U.S. stocks are rising Monday as banks continue to climb along with bond yields and interest rates, and energy companies rally again with oil prices. Better-than-expected auto sales and a strong report on U.S. factories are also helping stocks higher, although technology companies continue to struggle. U.S. markets will close early Monday for the Independence Day holiday.
KEEPING SCORE: The Standard & Poor’s 500 index jumped 13 points, or 0.5 percent, to 2,436 as of 11:35 a.m. Eastern time. The Dow Jones industrial average rose 197 points, or 0.9 percent, to 21,546. The Russell 2000 index of smaller-company stocks climbed 11 points, or 0.8 percent, to 1,426. The Dow and Russell are both on track to surpass the record highs they set last month.
The Nasdaq composite fell eight points, or 0.1 percent, to 6,131 as technology companies traded lower. Those companies have struggled for almost a month after a large surge earlier in the year.
TAKE IT TO THE BANK: Banks continued their recent winning ways as bond yields and interest rates increased further. Higher interest rates let banks make more money from lending, and that helped financial companies rally last week. Major banks also raised their dividends and said they will buy back more stock. JPMorgan Chase added $2.52, or 2.8 percent, to reach $93.42 and Citigroup rose $1.87, or 2.8 percent, to $68.75. Morgan Stanley climbed $1.31, or 3 percent, to $45.88.
Bond prices fell. The yield on the 10-year Treasury note rose to 2.35 percent from 2.30 percent. Companies that pay large dividends, like household goods makers and utility and phone companies, lagged the rest of the market.
MANUFACTURING: The Institute for Supply Management said U.S. factories did more work in June, and its survey of manufacturing reached its highest level in almost three years. That’s an indicator of U.S. economic strength, and companies that stand to benefit from faster economic growth, like industrial and basic materials companies and banks, did well Monday. General Electric rose 46 cents, or 1.7 percent, to $27.48 and Boeing gained $1.63 to $199.38. Chemicals maker DuPont climbed $1.60, or 2 percent, to $82.31.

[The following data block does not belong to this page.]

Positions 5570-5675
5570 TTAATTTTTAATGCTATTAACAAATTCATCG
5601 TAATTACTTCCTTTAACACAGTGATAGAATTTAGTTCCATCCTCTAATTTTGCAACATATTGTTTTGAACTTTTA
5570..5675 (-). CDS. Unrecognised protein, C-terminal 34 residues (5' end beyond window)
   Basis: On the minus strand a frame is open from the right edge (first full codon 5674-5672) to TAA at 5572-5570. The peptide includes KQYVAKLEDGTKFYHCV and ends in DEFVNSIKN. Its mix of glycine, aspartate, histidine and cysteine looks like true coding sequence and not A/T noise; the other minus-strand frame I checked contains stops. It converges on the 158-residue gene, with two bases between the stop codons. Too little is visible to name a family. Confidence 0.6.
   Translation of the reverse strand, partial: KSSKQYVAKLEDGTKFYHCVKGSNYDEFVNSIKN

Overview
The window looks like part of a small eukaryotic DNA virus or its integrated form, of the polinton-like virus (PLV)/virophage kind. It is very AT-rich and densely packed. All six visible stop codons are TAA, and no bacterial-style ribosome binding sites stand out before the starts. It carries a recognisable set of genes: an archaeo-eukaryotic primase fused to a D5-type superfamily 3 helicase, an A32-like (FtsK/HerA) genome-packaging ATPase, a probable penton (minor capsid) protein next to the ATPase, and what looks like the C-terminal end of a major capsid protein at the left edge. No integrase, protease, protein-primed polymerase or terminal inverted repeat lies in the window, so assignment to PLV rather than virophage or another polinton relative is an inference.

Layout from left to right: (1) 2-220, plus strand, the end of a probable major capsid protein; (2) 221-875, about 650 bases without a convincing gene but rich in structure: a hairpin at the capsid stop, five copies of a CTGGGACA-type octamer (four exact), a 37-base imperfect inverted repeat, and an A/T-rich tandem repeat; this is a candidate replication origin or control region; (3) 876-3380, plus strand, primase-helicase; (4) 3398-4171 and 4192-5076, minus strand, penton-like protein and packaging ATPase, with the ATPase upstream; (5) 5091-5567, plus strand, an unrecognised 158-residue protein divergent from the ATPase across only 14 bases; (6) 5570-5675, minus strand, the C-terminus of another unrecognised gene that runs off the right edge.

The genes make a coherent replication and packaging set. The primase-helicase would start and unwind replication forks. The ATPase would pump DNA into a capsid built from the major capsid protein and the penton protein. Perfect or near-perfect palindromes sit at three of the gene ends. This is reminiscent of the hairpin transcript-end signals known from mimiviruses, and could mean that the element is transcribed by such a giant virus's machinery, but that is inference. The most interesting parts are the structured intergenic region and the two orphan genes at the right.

HIGH RATING: Consumer financial services company Bankrate climbed $1.08, or 8.4 percent, to $13.93 percent after it agreed to be acquired by Red Ventures for $14 a share, or $1.25 billion.
GET YOUR MOTOR RUNNING: Car companies are reporting their June U.S. sales Monday, and while overall sales are expected to decline for the sixth month in a row, early results were better than investors had anticipated. Ford and GM said their sales each fell about 5 percent, but Ford gained 45 cents, or 4 percent, to $11.64 and GM rose $1.02, or 2.9 percent, to $35.95. Fiat Chrysler advanced 46 cents, or 4.3 percent, to $11.09. Auto parts companies mostly rose as well.
ENERGY: Benchmark U.S. crude gained 81 cents, or 1.8 percent, to $46.85 a barrel in New York, on track for its eighth gain in as many days. Brent crude, used to price international oils, rose 72 cents, or 1.5 percent, to $49.49 a barrel in London. Before their recent winning streak, crude prices had reached their lowest levels of the year. Exxon Mobil rose $1.44, or 1.8 percent, to $82.17 and ConocoPhillips increased $1.45, or 3.3 percent, to $45.41.
CHANGE OF PLANS?: Activist investment firm Jana Partners disclosed a 5.8 percent stake in EQT and said it opposes the energy company’s plan to buy Rice Energy. The firm said it wants EQT to split off its exploration and production business instead. EQT agreed to buy Rice Energy for $6.7 billion in cash and stock last month. The deal would make EQT the largest U.S. producer of natural gas. EQT shares rose $1.75, or 3 percent, to $60.34 while Rice Energy tumbled 95 cents, or 3.6 percent, to $25.68.
NOT GLITTERING: Precious metals prices dropped. Gold fell $21, or 1.7 percent, to $1,221.70 an ounce while silver slid 53 cents, or 3.2 percent, to $16.10 an ounce. Gold and copper miner Newmont Mining fell 73 cents, or 2.3 percent, to $31.66.
CURRENCY: The dollar jumped to 113.40 yen from 112.54 yen on Friday. The euro fell to $1.1358 from $1.1422.
OVERSEAS: France’s CAC-40 gained 1.5 percent and the German DAX added 1.2 percent. London’s FTSE 100 advanced 1 percent. In Tokyo, the Nikkei 225 added 0.1 percent. Hong Kong’s Hang Seng was unchanged and the Kospi in South Korea added 0.1 percent.